As I then get on my bike and cross the nearby San Antonio river, I hear the sound of a goods train on its way to Brownsville on the Mexican border. Here, Queen Anne’s lace and sunflowers line the river bank, turtles bask on rocks, herons fish. On the other side of the river, I forego the newer cycle path and instead follow an old route that runs slightly inland and crosses through a number of fields. A great white heron and two large, plump ducks stand on the edge of an irrigation ditch, quite undeterred by my presence as I stop and gaze. The land around here is full of these irrigation ditches which are fed by a nearby acequia (acqueduct) built by Franciscan monks and American Indians in the early 18th century.

A little further along I see a group of female labourers dressed in bright colours, hoeing a field of maize and I have an immediate flashback to a trip to south-west China some years ago when I witnessed similar scenes. I continue to cycle along the old road, lined with mesquites, palms and huge pecan trees, until I arrive at Mission San Juan. Here I cross back over the river and a little off the beaten track I find the old Espada dam built on Six-Mile Creek. A small park surrounds the dam and nearby a photographer is taking photos of a newly wedded couple. As I walk my bike along the creek I am thrilled to see a male wood duck with its red eyes and green head on a small island in the middle of the water. On the other side of the creek I see the San Juan cemetery. Next to that, though hidden by trees, is Stinson Airfield. The airfield was opened in 1915 by three young siblings of the Stinson family and was used to train pilots during the first and second world wars. Now it offers helicopter tours.

I follow the cycle path back along the San Antonio River towards my starting point. On the way I make a short diversion over a bridge where hundreds of purple martins swoop and dive, then through a field stuffed with Indian Blanket wildflowers, to the aforementioned acequia that feeds all the irrigation ditches. This old limestone structure is the only remaining Spanish acqueduct in the US.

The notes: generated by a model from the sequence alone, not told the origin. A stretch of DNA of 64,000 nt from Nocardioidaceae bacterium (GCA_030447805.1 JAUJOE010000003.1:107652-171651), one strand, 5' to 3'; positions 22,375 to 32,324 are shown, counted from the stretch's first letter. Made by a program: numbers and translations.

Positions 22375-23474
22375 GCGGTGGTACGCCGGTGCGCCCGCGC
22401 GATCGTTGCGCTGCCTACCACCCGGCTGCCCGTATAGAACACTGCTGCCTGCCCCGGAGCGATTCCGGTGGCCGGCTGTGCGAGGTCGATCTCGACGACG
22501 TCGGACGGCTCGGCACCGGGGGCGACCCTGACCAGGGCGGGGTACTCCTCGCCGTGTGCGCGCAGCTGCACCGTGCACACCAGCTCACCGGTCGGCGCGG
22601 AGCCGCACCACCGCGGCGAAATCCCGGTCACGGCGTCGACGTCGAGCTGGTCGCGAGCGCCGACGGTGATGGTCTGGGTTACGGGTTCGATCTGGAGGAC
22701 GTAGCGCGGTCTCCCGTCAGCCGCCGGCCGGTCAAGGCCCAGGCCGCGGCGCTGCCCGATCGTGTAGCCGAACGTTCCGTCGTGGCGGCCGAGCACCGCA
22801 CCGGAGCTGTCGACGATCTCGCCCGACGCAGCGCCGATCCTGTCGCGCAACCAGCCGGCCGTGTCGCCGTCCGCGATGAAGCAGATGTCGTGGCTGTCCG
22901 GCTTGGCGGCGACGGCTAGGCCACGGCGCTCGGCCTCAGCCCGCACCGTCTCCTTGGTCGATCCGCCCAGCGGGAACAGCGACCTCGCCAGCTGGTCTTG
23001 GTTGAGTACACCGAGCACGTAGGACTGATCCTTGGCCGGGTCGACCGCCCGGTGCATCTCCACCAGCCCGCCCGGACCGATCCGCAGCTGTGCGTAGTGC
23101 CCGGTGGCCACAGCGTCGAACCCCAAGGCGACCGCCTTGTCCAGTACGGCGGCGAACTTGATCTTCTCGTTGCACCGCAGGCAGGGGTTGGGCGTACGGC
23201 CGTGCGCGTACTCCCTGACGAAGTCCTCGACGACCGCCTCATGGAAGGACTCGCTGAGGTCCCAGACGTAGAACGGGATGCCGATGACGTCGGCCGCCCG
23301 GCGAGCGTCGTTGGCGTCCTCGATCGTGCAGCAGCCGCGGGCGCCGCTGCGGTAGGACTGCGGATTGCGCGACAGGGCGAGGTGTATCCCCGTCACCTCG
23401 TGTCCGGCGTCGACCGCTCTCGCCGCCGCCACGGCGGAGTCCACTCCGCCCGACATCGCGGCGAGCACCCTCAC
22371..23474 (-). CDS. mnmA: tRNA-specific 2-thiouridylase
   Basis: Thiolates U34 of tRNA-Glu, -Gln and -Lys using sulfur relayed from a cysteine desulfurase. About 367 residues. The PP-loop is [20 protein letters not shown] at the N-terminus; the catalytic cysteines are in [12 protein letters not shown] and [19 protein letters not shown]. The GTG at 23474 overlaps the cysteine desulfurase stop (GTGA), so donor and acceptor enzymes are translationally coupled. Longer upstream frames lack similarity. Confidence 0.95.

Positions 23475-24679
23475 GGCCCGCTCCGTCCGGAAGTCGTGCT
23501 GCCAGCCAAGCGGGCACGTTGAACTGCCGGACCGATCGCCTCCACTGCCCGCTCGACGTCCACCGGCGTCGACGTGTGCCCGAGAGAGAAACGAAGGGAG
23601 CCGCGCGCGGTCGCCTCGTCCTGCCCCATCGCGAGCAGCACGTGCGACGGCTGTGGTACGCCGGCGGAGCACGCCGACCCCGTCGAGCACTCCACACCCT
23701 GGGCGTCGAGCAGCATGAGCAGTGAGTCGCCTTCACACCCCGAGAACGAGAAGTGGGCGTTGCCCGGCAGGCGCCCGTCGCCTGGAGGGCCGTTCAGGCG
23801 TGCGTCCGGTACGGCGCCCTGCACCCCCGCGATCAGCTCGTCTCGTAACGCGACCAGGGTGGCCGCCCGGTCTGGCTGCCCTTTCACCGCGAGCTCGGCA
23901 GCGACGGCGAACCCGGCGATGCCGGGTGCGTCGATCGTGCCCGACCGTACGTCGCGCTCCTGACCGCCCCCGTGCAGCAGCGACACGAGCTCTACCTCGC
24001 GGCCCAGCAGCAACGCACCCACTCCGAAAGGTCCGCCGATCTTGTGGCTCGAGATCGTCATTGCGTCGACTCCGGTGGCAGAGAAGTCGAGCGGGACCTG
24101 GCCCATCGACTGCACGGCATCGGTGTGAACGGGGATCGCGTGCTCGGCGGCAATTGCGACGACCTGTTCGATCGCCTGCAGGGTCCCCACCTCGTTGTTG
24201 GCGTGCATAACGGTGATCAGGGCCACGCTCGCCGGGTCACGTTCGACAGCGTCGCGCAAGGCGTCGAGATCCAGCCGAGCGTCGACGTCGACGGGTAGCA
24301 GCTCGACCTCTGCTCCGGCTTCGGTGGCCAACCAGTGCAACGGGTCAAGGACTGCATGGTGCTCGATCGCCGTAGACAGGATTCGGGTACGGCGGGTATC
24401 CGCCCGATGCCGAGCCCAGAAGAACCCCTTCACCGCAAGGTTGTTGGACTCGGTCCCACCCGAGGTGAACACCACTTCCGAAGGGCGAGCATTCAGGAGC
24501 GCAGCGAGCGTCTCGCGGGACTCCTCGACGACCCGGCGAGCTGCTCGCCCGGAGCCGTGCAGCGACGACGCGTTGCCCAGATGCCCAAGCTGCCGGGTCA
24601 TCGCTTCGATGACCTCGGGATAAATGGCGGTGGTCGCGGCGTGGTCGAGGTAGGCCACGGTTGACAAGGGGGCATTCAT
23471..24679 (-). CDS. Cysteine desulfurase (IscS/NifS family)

Just before I return to the grounds of the Espada Mission, I follow a road lined with tall sabal palms and dotted with tiny houses with tin roofs. In one of the gardens there is a large nativity scene surrounded by light bulbs. Other gardens are filled with enormous Weber cactuses and century plants. There is a field of black cows and ginger goats. A stray dog comes up and barks at my bike. Birds tweet.

Simple and Sweet During Unsettling Times

My father has been unwell lately and we are awaiting the results of tests carried out. We are all keeping our fingers crossed tightly that it is not as dire as it looks. I have called him several times and during a recent conversation, he mentioned that my eldest brother, Greg, had taken him to look at the sea. ‘It’s comforting’, Dad said, a simple comment that touched me. Later on, as always, he wanted to know all about our life over here and I said that Mike and I had just spent a day in Austin at the film festival. Immediately he asked, ‘Is that cowboy country?’ ‘No I replied,’ with a smile, for he has always had a great interest in American history, especially the cowboys and Indians period. I have often sent him books on this subject.

My father’s other favourite subject is the renovation of our house in Corpus Christi, which I pray he and Mum will still be able to visit one day. I described a recent trip there, and in particular all the birds that flock to the area during migration. At Oso Bay near the house, I told him, I had seen two great blue herons each with a plump silver fish, about a foot long, in their beaks, and close by a fisherman wearing an old battered straw hat in the water, plying his rod.

Dad has always been keen on birds himself and when I was in India on holiday many years ago I brought him back a red lacquer box with all sorts of colourful birds on its sides. It has been there, near his bedside, whenever I’ve returned home.

Whilst I was observing the herons, I looked up at the grassy bank and saw that it was covered in pink evening primrose and Indian Blanket, set against a perfectly blue sky. ‘Mum will love to hear that,’ my father commented, and I told him that whole swathes of bluebonnets, scarlet Indian Paintbrush, golden daisies and other wildflowers now line the verges of the interstate running south of San Antonio all the way to Corpus Christi.

Towards the end of our conversation, I asked Dad if he had started reading the latest book I had sent him, a novel about an aging soldier from the American Civil war who agrees to transport a young captive of the Kiowa back to her own people. ‘No, not yet,’ my father replied, ‘But I’ve had a look through it.’ I remembered Mum saying he hadn’t felt up to reading lately and I cannot begin to imagine what a bewildering time it must be for her, too, her own life held in suspension as we await the test results.

Mike told me that when his own father had been very ill, he remembered his mother holding his father’s hand and reminding him of the evenings they would sit on the upstairs balcony of their farmhouse to watch the cattle grazing nearby.
‘It was so sweet,’ Mike said.
‘Sweet, and simple, and it cost nothing,’ I replied.